So writes David Myers in an email, bringing to mind a fantasy I’ve nursed in recent days – a nagging nostalgia for old troubles, what David calls “small cares.” With high-definition acuity I remember sitting at my desk writing a story for my high-school creative writing class. It was the first-person account of a blameless “prisoner of metaphysics,” the pretentious spawn of Kafka, Malamud and utter inexperience of life. The words came in a constipated sputter that amazes me today. I’m never blocked for words – the lasting gift of decades in journalism. But I remember the struggle, the halting creep of sentences, the histrionic despair, and think: “How romantic. How dedicated. How young and serious I was, how unaware of projecting my narcissism into the narrative.” I felt nostalgia for a time when trivia seemed important because importance otherwise seemed absent from life.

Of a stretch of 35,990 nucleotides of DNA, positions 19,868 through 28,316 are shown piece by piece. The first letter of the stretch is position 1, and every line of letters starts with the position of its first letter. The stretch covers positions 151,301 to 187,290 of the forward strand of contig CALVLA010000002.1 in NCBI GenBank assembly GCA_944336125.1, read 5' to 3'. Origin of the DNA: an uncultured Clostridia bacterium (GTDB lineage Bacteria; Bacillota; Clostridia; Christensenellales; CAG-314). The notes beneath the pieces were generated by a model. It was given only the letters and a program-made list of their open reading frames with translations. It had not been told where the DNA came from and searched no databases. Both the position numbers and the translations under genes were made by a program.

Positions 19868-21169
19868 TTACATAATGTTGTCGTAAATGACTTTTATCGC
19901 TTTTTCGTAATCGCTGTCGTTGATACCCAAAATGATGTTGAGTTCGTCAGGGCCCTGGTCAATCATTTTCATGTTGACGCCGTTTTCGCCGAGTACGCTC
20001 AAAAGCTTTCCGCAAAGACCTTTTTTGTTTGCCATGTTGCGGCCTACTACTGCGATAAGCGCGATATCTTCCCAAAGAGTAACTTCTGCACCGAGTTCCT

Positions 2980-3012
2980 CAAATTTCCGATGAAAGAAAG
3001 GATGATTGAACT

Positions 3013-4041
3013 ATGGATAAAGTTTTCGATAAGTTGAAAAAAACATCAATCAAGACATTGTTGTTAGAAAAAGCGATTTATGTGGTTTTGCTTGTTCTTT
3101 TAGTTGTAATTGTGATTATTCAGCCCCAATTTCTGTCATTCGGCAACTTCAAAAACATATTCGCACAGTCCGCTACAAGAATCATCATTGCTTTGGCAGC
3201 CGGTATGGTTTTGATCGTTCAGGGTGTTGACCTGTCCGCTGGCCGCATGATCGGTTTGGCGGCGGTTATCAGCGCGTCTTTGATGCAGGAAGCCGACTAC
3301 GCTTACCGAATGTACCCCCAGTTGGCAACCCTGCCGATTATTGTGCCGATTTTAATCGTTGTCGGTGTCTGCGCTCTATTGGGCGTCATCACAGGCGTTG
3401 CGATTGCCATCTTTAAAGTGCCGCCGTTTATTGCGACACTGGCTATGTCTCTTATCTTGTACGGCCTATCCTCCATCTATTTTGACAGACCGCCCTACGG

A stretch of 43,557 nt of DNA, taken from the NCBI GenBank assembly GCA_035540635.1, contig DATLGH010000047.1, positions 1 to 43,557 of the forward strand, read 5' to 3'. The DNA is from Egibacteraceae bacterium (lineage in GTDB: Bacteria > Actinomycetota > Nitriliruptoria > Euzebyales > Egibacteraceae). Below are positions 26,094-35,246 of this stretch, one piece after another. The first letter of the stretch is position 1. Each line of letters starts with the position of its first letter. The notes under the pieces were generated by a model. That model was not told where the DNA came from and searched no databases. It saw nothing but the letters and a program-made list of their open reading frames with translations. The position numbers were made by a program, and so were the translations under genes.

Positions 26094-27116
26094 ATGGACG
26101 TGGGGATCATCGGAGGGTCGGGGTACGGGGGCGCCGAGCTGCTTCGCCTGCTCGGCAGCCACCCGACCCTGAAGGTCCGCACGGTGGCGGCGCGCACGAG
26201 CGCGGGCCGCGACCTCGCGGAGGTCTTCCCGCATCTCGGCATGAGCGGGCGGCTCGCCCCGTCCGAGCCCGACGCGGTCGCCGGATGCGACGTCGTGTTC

In defiance of the “unstinting propaganda,” the masters of depicting “small cares” mingle the serious and the comic – Chekhov, Joyce and Bellow. Each redefines drama with comedy. Misail Poloznev in Chekhov’s “My Life” dreams he will have a ring inscribed “Nothing passes” after his wayward wife has her ring inscribed “Everything passes.” Leopold Bloom is a cuckold who buys a pork kidney, fries and eats it. He moves his bowels, attends a funeral, tries to place an ad in a newspaper and meets an anti-Semite. Moses Herzog takes his name from a minor character in the “Cyclops” chapter in Ulysses. Herzog says: “We love apocalypses too much...and florid extremism with its thrilling language. Excuse me, no, I’ve had all the monstrosity I want.” A repudiation of the dramatic, the heightened and over-hyped, almost an endorsement of the prosaic. Herzog, too, recalls with aching fondness his childhood in the slums of Montreal. Dr. Johnson writes in The Rambler #68:
“The main of life is, indeed, composed of small incidents and petty occurrences: of wishes for objects not remote, and grief for disappointments of no fatal consequence; of insect vexations, which sting us and fly away; impertinencies, which buzz a while about us, and are heard no more; of meteorous pleasures, which dance before us and are dissipated; of compliments, which glide off the soul like other music, and are forgotten by him that gave, and him that received them.”